Dr. Aiken: I agree, and if the use it now and then for major crises it’s not going to significantly impair their learning and problem-solving. You just have to watch out for patients who feel like everything is a crisis – whether they lose their keys or lose their job. I tell patients that if they are having a new crisis every 8 hours and taking the benzo constantly like that, they need to come in to talk. We’ve written about the risks – and benefits – of chronic benzo use a lot in the Carlat Report, and my biggest concern is this business with problem-solving skills – because generally the reason these patients are getting so stressed out that their doctor prescribes a benzo is that they don’t have good problem-solving skills to begin with.

 

The Brain on Chess

Kellie Newsome: So back to chess. You mentioned three things that chess players need: processing speed, visual memory, and decision making skills. Are you pulling this from your own intuition or is there actual research on this?

Dr. Aiken:  Kellie, this is the Carlat Report. Do you think we’d just pull things out of our head without warning the listener? No. This idea comes from two lines of research. First there are psychological studies on which cognitive abilities separate a grand master from an amateur player like myself. That’s how we learned that experienced chess players use visual pattern recognition to guide their play. The other is brain imaging studies, where they place chess masters in a PET scan while they play the game. The areas that light up the most are:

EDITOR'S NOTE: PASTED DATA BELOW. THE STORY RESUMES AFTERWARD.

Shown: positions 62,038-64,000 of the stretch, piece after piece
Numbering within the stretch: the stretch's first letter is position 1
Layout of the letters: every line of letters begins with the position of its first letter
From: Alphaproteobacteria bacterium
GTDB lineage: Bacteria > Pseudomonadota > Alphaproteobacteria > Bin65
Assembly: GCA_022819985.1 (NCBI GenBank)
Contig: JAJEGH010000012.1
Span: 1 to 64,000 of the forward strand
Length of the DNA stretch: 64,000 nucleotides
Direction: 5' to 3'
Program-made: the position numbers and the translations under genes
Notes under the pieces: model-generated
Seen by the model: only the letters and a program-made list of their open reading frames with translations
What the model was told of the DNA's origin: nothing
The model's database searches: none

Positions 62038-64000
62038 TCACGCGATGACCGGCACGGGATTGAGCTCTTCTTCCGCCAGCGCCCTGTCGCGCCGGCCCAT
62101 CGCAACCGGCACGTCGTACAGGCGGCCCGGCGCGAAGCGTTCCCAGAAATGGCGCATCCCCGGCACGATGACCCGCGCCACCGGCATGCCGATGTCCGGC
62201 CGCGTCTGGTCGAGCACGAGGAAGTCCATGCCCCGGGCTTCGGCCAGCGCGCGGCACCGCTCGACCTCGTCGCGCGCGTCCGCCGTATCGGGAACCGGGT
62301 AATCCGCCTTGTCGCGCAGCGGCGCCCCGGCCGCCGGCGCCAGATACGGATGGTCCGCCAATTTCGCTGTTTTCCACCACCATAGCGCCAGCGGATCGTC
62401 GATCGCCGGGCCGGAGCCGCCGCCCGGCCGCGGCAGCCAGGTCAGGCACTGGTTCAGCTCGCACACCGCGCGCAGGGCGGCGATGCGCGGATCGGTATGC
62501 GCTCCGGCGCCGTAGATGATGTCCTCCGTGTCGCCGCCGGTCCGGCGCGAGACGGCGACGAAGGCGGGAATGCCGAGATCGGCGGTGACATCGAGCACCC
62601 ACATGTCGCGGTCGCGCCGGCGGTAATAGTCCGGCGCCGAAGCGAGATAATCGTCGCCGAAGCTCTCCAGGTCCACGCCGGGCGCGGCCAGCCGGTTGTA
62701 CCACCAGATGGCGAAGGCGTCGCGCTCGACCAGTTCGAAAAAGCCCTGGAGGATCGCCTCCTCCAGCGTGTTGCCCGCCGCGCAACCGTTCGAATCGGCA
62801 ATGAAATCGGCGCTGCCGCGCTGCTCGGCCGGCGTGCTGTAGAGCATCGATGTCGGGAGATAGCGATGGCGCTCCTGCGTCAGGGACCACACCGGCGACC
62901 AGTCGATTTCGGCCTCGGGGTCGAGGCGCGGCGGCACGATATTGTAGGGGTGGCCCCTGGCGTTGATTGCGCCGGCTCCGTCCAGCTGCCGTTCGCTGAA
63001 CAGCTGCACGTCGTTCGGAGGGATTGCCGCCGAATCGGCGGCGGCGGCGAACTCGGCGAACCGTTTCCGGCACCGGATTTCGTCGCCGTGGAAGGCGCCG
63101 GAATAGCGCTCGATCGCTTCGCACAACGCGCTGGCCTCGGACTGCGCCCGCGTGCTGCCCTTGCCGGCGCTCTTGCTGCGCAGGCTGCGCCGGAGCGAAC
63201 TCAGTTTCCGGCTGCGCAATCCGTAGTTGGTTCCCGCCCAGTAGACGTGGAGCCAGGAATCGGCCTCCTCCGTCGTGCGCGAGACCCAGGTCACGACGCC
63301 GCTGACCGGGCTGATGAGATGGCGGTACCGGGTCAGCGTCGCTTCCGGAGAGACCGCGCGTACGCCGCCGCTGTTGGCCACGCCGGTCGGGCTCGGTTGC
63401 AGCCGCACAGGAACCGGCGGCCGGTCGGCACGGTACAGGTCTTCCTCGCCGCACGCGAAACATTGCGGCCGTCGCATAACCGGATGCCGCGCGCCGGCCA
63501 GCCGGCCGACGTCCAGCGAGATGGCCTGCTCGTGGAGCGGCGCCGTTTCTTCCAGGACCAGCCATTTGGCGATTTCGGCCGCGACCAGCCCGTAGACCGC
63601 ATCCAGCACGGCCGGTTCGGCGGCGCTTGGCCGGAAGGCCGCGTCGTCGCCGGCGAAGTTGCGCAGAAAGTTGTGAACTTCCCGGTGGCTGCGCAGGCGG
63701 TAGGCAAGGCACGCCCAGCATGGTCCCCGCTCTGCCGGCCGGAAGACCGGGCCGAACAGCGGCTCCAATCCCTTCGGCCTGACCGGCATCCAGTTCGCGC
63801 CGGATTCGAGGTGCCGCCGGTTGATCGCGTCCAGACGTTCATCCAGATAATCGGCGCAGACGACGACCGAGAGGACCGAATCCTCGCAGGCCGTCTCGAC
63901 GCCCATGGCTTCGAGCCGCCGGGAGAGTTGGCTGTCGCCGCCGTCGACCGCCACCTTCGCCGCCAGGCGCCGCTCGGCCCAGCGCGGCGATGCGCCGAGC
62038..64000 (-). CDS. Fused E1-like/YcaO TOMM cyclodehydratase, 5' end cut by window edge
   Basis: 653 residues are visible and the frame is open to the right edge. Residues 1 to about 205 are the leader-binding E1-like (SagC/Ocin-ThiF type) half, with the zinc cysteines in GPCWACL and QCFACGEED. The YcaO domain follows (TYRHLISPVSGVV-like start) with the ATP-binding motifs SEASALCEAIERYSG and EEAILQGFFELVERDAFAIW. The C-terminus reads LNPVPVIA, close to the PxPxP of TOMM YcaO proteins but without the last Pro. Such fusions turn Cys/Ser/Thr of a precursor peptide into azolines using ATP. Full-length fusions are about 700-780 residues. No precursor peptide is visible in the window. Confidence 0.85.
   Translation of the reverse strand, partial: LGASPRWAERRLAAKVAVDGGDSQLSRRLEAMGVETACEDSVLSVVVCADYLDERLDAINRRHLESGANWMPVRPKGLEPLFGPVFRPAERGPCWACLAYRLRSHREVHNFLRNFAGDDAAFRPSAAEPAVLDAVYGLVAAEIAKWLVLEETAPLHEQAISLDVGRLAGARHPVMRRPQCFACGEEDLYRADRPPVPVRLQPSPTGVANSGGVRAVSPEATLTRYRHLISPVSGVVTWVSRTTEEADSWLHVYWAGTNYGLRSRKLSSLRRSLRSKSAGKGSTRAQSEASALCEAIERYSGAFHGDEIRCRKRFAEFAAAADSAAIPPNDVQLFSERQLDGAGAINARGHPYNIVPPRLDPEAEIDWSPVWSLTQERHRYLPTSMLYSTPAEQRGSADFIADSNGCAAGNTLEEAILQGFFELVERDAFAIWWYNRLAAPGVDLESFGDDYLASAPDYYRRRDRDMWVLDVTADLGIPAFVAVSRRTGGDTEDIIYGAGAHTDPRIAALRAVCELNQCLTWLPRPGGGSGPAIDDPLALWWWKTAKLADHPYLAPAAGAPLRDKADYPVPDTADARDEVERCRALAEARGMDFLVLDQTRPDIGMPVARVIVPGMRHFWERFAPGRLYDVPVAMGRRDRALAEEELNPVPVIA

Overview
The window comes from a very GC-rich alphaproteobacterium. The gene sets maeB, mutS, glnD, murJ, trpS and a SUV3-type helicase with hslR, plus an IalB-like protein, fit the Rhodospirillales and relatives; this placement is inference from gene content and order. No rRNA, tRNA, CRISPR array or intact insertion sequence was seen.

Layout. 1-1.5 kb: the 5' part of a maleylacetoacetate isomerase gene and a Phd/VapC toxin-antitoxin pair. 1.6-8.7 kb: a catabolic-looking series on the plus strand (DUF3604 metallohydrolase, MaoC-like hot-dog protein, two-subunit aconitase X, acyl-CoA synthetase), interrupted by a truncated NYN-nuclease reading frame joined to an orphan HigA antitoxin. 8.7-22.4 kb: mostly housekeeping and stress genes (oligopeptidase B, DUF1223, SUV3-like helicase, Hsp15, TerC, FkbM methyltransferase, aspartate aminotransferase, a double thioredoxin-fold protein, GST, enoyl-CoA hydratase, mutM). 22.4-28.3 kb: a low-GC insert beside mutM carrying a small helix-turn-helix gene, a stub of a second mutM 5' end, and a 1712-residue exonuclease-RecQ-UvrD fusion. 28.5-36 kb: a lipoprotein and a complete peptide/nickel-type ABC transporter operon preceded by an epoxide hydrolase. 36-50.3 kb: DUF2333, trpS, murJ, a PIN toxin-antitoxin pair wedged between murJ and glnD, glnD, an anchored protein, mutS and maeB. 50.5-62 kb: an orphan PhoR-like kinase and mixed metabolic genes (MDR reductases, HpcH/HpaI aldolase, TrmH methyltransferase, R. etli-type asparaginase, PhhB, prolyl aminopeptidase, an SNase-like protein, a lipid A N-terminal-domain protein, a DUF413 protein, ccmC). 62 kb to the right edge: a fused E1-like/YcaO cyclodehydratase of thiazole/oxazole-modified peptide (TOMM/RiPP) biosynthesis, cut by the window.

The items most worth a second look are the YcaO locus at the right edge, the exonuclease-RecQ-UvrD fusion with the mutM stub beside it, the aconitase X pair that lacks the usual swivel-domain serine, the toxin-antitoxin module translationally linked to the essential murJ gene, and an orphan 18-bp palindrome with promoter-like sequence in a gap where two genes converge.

1. The parietal and left frontal lobes, which are involved in spacial tasks.
  2. The temporal-parietal junction: which processes of complex visual stimuli
  3. The prefrontal cortex and middle temporal area, which generate solutions to complex problems.

There’s also a larger body of research on decision making, and that’s where the connection between the amygdala and the prefrontal cortex lights up. Emotions – the amygdala – are just as important as logic – the frontal lobes – in decision making, which is why people with higher emotional intelligence are better at solving problems.

 

From Barbiturates to Benzos in The Queen’s Gambit

Kellie Newsome: The Queen’s Gambit follows Beth Harmon, a young girl who learns how to play chess while growing up in a Kentucky orphanage in the 1950’s. It’s also in that orphanage that she encounters barbiturates – which the staff give out at lunchtime to keep the children calm. The barbiturates cause Beth to hallucinate brilliant chess moves. In reality, it’s very rare for barbiturates to cause hallucinations, although hallucinations are a hallmark sign of barbiturate withdrawal.